A General-Purpose Database

Steven Pemberton
CWI, Amsterdam

Someone came to the database experts in our department and said that the mailing lists she had to administer were getting unmanageable. They had originally been prepared by different people, so they were all in a different format, using different conventions, and in different files. She needed a program to help her manage them, and she sketched the facilities she needed:

The database would be quite small, a couple of thousand records or so. Each record would have a number of standard fields: name, institute, department, address, city, country, email address, and so on. There should also be a 'code' field where she could say which mailing lists this address belonged to, such as ABC, the Operating System list she managed, and so on.

She should then be able to look up entries, and above all make selections which could then be printed off as labels. She should be able to find out how large a selection was. She should also be able to print all records out for a card index on her desk.

To aid searching, certain fields such as country, should be constrained so that only unique values are used; not United Kingdom in one case, and Great Britain in another.

At this point, I got called in on the discussions, and after rejecting some possibilities (the standard database package is only available on one computer that is not accessible for everyone who needs to access the mailing lists), without further ado, three of us sat down at a workstation, and in an afternoon wrote the program in ABC.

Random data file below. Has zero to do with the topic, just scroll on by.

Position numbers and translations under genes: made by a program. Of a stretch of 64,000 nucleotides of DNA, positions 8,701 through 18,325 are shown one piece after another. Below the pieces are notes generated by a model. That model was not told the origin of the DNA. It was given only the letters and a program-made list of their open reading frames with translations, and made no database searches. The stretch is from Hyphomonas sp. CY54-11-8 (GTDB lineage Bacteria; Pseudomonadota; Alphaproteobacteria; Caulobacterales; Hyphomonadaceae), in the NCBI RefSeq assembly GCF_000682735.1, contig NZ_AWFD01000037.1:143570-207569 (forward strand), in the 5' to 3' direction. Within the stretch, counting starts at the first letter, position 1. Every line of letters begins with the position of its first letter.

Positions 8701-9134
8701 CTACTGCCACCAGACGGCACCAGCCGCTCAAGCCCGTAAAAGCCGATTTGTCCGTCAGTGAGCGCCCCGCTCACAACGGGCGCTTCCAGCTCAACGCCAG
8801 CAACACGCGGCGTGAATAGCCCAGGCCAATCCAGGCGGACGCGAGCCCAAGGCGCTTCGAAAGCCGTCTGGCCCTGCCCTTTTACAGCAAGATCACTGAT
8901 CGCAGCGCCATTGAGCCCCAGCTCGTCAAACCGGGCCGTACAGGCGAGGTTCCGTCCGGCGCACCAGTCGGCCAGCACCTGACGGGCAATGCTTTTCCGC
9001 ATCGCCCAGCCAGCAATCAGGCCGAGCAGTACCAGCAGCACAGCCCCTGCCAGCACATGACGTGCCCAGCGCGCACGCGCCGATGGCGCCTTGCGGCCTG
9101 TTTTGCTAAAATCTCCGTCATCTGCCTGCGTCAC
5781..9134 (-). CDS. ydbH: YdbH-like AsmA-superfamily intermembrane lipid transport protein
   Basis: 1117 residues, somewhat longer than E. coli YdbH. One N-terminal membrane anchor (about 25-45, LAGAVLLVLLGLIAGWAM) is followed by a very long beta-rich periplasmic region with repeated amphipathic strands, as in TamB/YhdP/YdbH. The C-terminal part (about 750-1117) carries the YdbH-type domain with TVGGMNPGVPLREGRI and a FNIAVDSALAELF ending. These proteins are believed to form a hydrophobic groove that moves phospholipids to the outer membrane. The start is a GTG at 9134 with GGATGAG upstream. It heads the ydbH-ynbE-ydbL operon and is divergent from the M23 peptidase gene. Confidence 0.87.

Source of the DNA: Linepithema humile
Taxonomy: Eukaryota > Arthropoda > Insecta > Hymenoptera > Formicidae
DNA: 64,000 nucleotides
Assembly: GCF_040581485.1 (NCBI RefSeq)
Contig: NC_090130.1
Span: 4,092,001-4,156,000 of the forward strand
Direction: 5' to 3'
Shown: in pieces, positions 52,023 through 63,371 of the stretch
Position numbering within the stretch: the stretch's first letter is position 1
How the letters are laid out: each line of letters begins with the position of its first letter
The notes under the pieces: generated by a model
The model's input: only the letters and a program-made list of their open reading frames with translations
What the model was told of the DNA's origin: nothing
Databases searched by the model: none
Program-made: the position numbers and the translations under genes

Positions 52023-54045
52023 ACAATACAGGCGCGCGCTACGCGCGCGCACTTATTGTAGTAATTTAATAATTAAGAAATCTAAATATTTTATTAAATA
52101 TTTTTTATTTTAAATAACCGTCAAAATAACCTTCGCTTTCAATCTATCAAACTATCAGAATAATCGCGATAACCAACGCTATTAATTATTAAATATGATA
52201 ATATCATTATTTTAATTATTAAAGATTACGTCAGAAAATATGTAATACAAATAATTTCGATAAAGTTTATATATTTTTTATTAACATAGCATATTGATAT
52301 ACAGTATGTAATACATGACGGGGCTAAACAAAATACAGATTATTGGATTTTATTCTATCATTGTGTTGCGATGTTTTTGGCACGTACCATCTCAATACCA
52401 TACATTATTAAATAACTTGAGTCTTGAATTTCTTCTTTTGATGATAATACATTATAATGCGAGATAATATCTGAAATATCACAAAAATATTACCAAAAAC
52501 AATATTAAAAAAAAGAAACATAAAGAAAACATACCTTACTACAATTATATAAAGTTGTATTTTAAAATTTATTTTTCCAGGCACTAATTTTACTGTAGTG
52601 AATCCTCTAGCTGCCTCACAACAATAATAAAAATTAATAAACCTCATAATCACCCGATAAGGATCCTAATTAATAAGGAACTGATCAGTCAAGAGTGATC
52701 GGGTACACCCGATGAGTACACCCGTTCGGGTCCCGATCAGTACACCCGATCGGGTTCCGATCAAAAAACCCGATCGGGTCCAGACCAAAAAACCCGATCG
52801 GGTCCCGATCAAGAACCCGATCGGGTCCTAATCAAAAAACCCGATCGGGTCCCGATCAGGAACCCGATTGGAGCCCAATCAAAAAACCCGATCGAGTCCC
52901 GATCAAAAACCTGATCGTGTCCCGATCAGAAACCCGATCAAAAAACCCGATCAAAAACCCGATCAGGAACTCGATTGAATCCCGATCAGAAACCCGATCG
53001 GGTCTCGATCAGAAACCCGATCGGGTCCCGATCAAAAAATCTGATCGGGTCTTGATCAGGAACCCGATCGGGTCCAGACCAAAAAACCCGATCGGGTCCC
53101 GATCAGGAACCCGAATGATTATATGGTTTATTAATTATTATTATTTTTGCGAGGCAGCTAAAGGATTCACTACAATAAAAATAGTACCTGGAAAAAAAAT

Data Representation

A first decision we had to take was how we were going to represent the database.

It was obvious from the specification that we didn't know exactly how many fields there were going to be, nor what they were, and furthermore that it was likely to change, so we needed to be as flexible as possible.

Therefore we decided to have a structure defining the allowable field names, and each record would then be a table from these field names to the field value. Each record would be regarded as having an entry for each field, though if it were empty, it wouldn't be physically there. This meant that if we added a new field-name to the defining structure, all records effectively got an empty field with that name.

It also meant that if a field-name was later deleted, all those fields in the database became no longer accessible, they apparently disappeared, though they were physically still there, so that if later the field name was reinstated, the values would reappear.

So to define the allowable field names:

PUT split "Name Institute Dept Address City Postcode Land Code" IN field.names

An entry in the database might then look like: